John Gemmell, On Trade Category and Commercial Strategy Director at HEINEKEN UK concurs. Quoting UK CGA on-trade figures, he said, “While premiumisation remains a trend in the on-trade, it’s important not to forget the role of classic lager. Classic lager typically accounts for 54% of all lager consumed in the on-trade and delivers £3.7 billion in value sales, almost 30% of total beer value. So, you risk alienating classic lager drinkers and damaging revenue potential if you remove this altogether.”
But Stuart McPhee, owner of Siberia Bar & Hotel in Aberdeen, is noticing no slow down in the premiumisation juggernaut among his customers at least, despite the challenging economic conditions.
He said, “The main thing I have noticed is that we are selling loads of Birra Moretti since we re-opened after all the lockdowns. The move toward premiumisation is still with us.
“Customers are drinking what they want to drink rather than be driven by what they can afford and we are seeing the continuation of the shift away from the entry-level lagers to higher-end more and more. Red Stripe on draught is also doing really well.”
Then there are world beers. Said Scott McLardy, National Sales Manager for Scotland at Molson Coors Beverage Company who is quoting figures from CGA, “After the events of the last year, people are more likely to want to treat themselves and will be willing to pay a bit more when they go out, so look at how you can make the most of this with a range of more premium options.
“There’s also a growing market for world beer, which is growing ahead of the core category in the Scottish on-trade . To tap into this, we teamed up with La Sagra Brewery in Spain to create Madrí Excepcional, a crisp, clean and refreshing lager that captures “El alma de Madrid” or “The Soul of Madrid” for pubgoers here in the UK.”
The customers at The King’s Arms are looking for pints in the main and this could be an aftershock of the lockdowns.
Explains owner, Mikey Lennon, “What I’ve noticed most is that people want more pints and I am putting this down to people getting used to drinking bottled beers at home and perhaps from their own homemade bars, so when they come out they are looking forward to a pint.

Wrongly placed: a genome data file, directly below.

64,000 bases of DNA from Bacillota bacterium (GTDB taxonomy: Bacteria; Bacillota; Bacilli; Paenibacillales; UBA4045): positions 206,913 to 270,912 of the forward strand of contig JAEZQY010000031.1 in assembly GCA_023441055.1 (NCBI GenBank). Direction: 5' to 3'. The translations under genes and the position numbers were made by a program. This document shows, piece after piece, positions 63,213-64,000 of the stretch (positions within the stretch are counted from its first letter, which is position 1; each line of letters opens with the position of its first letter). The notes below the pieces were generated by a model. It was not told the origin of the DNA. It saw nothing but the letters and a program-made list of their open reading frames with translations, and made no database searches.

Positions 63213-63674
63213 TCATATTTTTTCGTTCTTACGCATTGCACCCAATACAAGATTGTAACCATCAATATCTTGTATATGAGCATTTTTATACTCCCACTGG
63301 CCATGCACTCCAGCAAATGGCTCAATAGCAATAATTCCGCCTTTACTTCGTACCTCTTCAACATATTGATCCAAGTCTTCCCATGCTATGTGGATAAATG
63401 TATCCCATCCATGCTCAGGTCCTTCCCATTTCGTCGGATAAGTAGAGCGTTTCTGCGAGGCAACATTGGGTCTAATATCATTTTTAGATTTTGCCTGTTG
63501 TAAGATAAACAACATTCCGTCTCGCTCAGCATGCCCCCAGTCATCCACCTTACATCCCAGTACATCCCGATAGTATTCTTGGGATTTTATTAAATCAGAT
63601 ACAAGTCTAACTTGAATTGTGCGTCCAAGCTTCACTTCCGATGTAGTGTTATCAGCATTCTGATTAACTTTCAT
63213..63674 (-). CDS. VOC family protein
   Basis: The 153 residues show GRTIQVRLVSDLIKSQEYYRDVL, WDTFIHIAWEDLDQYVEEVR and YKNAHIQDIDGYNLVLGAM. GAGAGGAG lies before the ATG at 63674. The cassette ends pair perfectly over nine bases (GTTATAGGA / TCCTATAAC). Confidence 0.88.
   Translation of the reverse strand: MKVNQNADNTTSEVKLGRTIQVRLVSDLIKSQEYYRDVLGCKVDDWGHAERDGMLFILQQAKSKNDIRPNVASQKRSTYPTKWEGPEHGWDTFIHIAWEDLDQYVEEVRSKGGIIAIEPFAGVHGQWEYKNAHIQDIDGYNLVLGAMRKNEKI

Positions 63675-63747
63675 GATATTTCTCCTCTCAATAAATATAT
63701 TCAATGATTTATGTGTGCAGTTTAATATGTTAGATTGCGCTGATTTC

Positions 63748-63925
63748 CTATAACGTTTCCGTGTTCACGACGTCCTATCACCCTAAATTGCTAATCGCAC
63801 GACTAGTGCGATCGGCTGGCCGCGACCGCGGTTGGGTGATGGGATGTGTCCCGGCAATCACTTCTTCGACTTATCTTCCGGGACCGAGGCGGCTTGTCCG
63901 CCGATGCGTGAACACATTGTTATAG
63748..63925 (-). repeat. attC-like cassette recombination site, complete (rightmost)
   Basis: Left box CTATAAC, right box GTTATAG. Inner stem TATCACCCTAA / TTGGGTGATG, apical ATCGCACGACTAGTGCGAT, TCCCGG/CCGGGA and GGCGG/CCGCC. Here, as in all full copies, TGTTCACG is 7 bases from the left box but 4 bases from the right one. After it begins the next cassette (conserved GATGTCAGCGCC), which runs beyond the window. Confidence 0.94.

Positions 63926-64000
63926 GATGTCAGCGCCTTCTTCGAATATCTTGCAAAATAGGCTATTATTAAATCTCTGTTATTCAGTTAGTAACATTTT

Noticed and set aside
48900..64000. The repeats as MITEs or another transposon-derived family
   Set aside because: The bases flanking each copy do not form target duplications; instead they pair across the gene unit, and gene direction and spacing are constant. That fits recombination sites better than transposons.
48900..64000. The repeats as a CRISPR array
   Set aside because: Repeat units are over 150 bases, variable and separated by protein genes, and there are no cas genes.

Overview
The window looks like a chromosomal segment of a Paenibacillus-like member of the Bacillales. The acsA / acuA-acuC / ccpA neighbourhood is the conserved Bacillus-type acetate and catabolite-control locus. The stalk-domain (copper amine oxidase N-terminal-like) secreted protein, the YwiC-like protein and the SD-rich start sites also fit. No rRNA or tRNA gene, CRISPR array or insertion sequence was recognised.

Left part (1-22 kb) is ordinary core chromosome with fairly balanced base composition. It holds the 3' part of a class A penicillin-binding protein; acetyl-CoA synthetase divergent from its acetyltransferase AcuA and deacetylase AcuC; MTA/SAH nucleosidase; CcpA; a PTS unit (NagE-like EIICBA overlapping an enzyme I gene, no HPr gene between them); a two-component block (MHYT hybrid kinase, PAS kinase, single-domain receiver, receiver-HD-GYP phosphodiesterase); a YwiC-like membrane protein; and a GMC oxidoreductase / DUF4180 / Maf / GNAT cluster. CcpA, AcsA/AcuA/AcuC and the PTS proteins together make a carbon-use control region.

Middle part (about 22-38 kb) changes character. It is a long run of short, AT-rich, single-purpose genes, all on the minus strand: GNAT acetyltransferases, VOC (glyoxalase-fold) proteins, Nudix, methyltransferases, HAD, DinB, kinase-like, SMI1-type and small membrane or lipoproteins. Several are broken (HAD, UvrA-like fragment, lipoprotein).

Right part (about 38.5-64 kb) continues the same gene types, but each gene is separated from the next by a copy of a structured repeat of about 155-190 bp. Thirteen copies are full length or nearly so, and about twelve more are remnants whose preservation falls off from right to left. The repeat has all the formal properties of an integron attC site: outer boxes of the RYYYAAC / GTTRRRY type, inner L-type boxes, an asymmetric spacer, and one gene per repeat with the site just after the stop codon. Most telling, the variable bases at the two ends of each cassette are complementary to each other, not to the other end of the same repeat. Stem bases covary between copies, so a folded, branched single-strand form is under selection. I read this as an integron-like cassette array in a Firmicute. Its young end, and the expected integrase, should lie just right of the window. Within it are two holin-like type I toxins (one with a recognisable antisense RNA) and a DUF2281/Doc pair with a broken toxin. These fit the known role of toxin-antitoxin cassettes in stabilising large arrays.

“Home drinking might also be the reason we are not seeing as many beer drinkers at the weekend, and perhaps this also has something to do with social anxiety in some customers, which is understandable.”
Sustainability is just as big news in beer as it is in any other business and Heineken UK has embarked on a new trial to explore more sustainable ways of growing barley, one of beer’s main ingredients, to reduce CO2 emissions.
The first year of the pilot will begin with the 2021 autumn crop-sowing campaign. Ten farmers will take part and approximately 7,000 acres of winter and spring barley varieties will be grown, yielding 25,000 tonnes of grain; enough to brew 300 million pints of beer.
As are low and no-alcohol beers too of course as they continue to grow their market share in line with greater health-consciousness.
John Gemmell of HEINEKEN UK said, “A third of UK adults are now moderating their alcohol intake and 65% proactively try to lead a healthier lifestyle. With health and moderation becoming increasingly prevalent in drinkers’ lives, no and low alternatives are becoming a must-stock feature, so health-conscious consumers feel part of the occasion. At the start of 2020, the no and low alcohol sector was worth £94M in the UK (0.6% share of total Beer and Cider) and £8M in Scotland. “
David Brown did have a non-alcoholic beer on draught at one point. “Our non-alcoholic beers sell well. We used to have one on draught but it wasn’t shifting enough to justify continuing with it.
“The quality of available brands has definitely increased but we still only sell a very small percentage of it and I only see this growing.”
Carling, meanwhile, has aligned itself with a campaign to improve mental health. A three-year partnership is well underway with CALM – the campaign against living miserably and its aim is to encourage conversations and inspire people to look out for each other and provide support when they can by using the common ground of football.
So there you have it. Let’s hope that when we next come to write about beer the world will have turned just the right number of times for us to be free of at least some of the challenges we’re all facing right now.